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tdehan
2018-11-17, 07:28
My Classic Slimdevice appears to have stopped working. It continually reboots itself. I've reset it a number of times but it keeps rebooting after so many minutes of play. I've had it for about 15 years or longer. Perhaps it is time to let it go. However, wondering if there is a place I can send it for repair?

26016

ModelCitizen
2018-11-17, 07:33
Have you tried seeing that the wireless card is properly seated? It's a fairly common issue and can cause this behaviour when it becomes a bit loose.

tdehan
2018-11-17, 10:23
Have you tried seeing that the wireless card is properly seated? It's a fairly common issue and can cause this behaviour when it becomes a bit loose.


Are you suggesting taking the Squeezebox apart? Not sure how it would become loose as it's never been moved since I got it other than to dust.

ModelCitizen
2018-11-17, 11:45
Up to you but it's very simple to take apart and push the card in securely. All you need is a small screwdriver. 5 mins max.

alfista
2018-11-17, 12:46
Could be the WiFi board, but my money is on the power supply. Generic replacements aren't prohibitively expensive.

tdehan
2018-11-17, 12:49
Up to you but it's very simple to take apart and push the card in securely. All you need is a small screwdriver. 5 mins max.

If you are referring to the 2 small screws in the back, they are hex and I tried to loosen them and they will not budge.

tdehan
2018-11-17, 12:50
Could be the WiFi board, but my money is on the power supply. Generic replacements aren't prohibitively expensive.

I don't think so. I have 3 other Squeezeboxes and tried it on 2 of their power supplies and the same thing happens.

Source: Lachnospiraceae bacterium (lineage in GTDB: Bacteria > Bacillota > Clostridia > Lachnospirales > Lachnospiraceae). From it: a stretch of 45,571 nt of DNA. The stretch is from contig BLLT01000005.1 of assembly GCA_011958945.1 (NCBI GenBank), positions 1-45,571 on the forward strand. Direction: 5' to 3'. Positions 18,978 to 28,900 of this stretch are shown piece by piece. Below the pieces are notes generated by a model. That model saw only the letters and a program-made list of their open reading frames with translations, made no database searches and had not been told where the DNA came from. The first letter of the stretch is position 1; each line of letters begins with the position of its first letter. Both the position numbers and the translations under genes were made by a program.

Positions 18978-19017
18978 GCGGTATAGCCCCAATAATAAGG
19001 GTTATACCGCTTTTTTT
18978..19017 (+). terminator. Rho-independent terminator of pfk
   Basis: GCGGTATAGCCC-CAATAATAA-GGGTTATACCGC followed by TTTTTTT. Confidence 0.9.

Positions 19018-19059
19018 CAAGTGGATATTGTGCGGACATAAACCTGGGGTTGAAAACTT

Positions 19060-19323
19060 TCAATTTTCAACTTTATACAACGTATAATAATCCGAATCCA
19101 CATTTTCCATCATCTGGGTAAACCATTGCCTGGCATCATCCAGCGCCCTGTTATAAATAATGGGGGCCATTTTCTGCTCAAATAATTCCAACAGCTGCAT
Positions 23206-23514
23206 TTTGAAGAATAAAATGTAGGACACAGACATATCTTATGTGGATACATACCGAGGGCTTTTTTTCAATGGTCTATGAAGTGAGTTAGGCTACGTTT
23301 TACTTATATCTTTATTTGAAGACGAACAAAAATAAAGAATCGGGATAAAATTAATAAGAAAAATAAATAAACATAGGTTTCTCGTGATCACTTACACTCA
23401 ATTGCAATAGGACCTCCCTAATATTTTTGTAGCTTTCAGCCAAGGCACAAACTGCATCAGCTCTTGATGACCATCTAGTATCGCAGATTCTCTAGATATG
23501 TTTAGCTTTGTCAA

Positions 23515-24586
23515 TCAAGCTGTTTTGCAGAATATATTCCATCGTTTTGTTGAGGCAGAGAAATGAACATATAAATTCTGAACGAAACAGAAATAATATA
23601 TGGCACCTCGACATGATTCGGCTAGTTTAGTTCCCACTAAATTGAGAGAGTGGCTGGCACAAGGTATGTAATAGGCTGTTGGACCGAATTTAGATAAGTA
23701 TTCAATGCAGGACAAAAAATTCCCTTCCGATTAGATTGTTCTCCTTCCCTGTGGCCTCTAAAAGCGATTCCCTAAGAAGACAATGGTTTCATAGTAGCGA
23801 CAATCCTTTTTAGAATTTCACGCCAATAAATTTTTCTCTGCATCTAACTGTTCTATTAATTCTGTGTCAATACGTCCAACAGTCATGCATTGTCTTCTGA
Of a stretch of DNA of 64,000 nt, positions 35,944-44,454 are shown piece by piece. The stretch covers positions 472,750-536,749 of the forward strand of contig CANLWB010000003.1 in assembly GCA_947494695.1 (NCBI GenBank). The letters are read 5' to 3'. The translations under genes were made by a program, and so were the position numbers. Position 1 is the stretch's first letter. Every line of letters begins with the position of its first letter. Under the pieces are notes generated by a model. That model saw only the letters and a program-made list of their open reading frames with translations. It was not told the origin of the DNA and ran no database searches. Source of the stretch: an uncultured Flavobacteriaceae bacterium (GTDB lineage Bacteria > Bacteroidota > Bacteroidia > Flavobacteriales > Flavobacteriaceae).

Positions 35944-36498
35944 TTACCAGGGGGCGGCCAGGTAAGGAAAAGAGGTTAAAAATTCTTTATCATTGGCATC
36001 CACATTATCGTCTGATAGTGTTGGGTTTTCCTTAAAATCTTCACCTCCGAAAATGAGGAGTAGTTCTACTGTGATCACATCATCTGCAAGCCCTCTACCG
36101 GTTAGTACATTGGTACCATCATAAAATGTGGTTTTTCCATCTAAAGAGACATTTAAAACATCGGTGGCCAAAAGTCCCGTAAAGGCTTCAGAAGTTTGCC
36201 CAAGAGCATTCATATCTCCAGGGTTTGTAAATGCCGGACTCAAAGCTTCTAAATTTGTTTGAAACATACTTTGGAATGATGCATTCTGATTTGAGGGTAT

philippe_44
2018-11-17, 13:36
I don't think so. I have 3 other Squeezeboxes and tried it on 2 of their power supplies and the same thing happens.

As other said, there are 3 options

1/ External power supply ==> you tried PSU from other SB and it still does not work, so excluded
2/ WiFi card ==> remove the 2 screws on the back, that frees up the front cover. Then you have 4 other screws to release the PCB and in the back of it, you have the WiFi card that can be removed by just pulling the 2 small levers right/left. Don't bother removing the antenna cables, just connect an ethernet cable and the power and see if it works
3/ If it fails on ethernet, then 99% chance this is the electrolytic capacitors inside that have failed. It's a very typical failure that manifests itself by this reboot problem. I just fixed 2 SB3 recently by changing them all. You should then contact @JoeMcu2009 if you are in EU as he can fix that for you if you want to.

Just a last "request": if you don't want to fix it, don't throw it away, others will be happy to get a non-working SB3 and either fix it or use it for parts

tdehan
2018-11-17, 14:40
As other said, there are 3 options

1/ External power supply ==> you tried PSU from other SB and it still does not work, so excluded
2/ WiFi card ==> remove the 2 screws on the back, that frees up the front cover. Then you have 4 other screws to release the PCB and in the back of it, you have the WiFi card that can be removed by just pulling the 2 small levers right/left. Don't bother removing the antenna cables, just connect an ethernet cable and the power and see if it works
3/ If it fails on ethernet, then 99% chance this is the electrolytic capacitors inside that have failed. It's a very typical failure that manifests itself by this reboot problem. I just fixed 2 SB3 recently by changing them all. You should then contact @JoeMcu2009 if you are in EU as he can fix that for you if you want to.

Just a last "request": if you don't want to fix it, don't throw it away, others will be happy to get a non-working SB3 and either fix it or use it for parts